Boxing and Fear

I ran into a guy who used to train with me at a gym that had both boxing and BJJ, he was a purple belt at the time and had just gotten his black belt, he jokingly said that he had the surgeries to prove it. He went on to tell me about his stand-up experience which wasn’t as good, he had to step back since he had gotten a few concussions and according to him “couldn’t think straight for 6 months”.

I also got this email about a month ago:

“I’m a little embarrassed about this, but even after boxing and training in MMA (on and off, it should be noted) for 6 years I still have a tendency to cover up when I see a punch coming. I’m pretty much afraid of getting hit. I was wondering if you can help out fighters like me get over this annoying fear of being punched. Got any advice?”

Some people who are passionate about combat yet still are afraid of getting hit. The harsh reality of boxing is that you are going to get hit, and there ways of getting hit that take away your will and desire to train. Below is my response to the email above, I think my response might help a few people. I don’t think I can remove the fear of getting hit nor can I prevent you from getting hit, but if I can help you get hit less and with less damaging shots then it might help spur your motivation.

1) I’m not sure if in your stand up game you guys use headgear and full 16oz sparring gloves, I don’t think MMA guys usually do because it interferes with what MMA is all about. However, even pro boxers these days are using full face headgear. If you can get away with this in class once in awhile without looking like a pussy then I would do it for now. As well, any extra stand up sparring you can get outside of class with full head protection and 16oz gloves will give you extra time to work on seeing punches coming with less risk. Consider that as a top up option.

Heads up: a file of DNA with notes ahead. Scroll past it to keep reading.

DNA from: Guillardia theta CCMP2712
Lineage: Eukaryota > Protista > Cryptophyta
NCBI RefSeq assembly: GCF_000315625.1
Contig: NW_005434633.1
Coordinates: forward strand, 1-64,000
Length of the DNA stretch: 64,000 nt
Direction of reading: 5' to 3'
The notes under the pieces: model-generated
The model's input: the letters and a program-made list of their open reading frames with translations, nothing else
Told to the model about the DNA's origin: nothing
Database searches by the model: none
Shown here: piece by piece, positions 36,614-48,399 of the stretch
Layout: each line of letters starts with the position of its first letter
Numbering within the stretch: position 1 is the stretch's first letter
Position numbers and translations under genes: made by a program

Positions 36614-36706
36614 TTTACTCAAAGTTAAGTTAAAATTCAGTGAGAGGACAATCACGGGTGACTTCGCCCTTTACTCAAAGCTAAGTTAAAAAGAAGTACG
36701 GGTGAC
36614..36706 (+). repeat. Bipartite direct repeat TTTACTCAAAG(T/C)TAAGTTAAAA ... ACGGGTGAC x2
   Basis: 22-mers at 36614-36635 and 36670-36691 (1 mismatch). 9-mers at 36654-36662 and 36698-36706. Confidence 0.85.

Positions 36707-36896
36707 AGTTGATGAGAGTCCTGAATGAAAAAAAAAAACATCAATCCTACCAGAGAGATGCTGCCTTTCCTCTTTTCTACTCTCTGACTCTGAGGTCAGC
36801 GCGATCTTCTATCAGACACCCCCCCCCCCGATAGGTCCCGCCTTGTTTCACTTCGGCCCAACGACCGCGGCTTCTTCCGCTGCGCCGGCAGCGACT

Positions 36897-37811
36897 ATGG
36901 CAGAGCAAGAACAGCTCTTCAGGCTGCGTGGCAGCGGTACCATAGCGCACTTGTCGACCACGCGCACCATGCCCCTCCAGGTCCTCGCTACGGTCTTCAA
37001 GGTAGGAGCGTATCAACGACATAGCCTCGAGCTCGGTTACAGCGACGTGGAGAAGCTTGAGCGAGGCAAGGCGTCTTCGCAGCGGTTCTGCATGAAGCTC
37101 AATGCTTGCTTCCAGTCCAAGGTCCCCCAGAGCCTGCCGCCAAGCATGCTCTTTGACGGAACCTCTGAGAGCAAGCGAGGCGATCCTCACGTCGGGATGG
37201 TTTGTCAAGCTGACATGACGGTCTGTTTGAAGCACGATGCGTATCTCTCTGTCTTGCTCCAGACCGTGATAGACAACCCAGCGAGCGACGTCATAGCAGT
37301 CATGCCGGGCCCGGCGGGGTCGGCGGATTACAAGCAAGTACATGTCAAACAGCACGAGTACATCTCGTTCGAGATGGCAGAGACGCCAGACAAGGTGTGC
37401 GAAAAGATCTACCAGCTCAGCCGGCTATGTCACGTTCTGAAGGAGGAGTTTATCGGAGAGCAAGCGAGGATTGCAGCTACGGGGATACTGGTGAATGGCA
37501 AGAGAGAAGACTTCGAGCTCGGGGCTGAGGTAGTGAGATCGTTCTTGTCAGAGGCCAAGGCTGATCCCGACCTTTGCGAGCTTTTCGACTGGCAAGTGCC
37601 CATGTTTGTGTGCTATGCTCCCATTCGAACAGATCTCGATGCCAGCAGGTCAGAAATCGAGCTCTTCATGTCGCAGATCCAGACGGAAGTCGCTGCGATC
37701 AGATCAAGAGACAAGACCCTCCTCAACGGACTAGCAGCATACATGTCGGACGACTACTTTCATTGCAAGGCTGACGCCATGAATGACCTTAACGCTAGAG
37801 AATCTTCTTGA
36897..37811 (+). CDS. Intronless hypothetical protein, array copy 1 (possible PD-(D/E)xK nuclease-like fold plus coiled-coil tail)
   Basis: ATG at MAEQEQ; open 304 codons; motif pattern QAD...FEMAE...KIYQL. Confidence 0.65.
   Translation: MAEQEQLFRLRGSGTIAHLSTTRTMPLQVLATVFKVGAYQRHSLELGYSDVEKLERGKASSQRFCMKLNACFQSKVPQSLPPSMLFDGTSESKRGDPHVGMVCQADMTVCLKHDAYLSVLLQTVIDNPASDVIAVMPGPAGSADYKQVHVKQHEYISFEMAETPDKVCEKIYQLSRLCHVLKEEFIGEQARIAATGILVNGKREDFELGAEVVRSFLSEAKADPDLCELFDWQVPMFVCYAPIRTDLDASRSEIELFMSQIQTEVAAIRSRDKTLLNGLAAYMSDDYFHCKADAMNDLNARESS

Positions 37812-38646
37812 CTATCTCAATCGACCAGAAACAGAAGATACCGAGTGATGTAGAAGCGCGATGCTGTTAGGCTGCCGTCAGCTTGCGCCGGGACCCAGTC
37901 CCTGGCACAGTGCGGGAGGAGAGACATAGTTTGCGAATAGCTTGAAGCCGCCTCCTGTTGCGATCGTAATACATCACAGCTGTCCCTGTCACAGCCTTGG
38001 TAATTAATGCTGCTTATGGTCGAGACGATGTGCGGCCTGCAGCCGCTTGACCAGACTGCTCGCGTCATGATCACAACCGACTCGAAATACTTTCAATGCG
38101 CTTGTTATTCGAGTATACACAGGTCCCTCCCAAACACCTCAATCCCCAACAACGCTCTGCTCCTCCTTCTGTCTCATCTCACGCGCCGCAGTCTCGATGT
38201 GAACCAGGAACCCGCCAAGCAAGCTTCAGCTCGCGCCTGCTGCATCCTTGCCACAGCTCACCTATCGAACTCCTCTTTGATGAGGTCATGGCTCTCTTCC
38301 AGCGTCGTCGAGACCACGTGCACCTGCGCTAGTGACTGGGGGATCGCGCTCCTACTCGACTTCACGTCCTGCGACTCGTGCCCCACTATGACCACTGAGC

2) What level are the guys you are sparring with? If the guys are way above your level then you are gonna get beat down every time and it’s not always good for your confidence. Sometimes you also need to find guys at your level or below so you can relax and experiment and try different things to see if they work.

3) How good are your fundamentals? If I am one step away from you and I can just throw a fast jab and ping you off, or if I can just come in with the jab, cross and catch you straight on then it means you aren’t proficient yet in basic blocking. This is not a height/reach issue but more of a reaction issue. You need to spend time drilling with a partner, move around and let them throw either the jab or the cross (this keeps it a bit unpredictable), do it all day long until you can easily see those basic punches coming. This is the key for most people, make sure to keep proper distance when doing this drill.

4) Do you move your head when coming in to punch and what do you do when you are done your combo? When I started boxing my favorite combo was to slip with the jab and throw the overhand right. You need to move your head off the centreline when you throw and then quickly come in with more punches. Once you are done your combo you need to cover up like a meteor shower is coming and step out to the left or right. Do NOT take your eyes off your opponent when you cover up, you will feel lost and overwhelmed if he comes after you.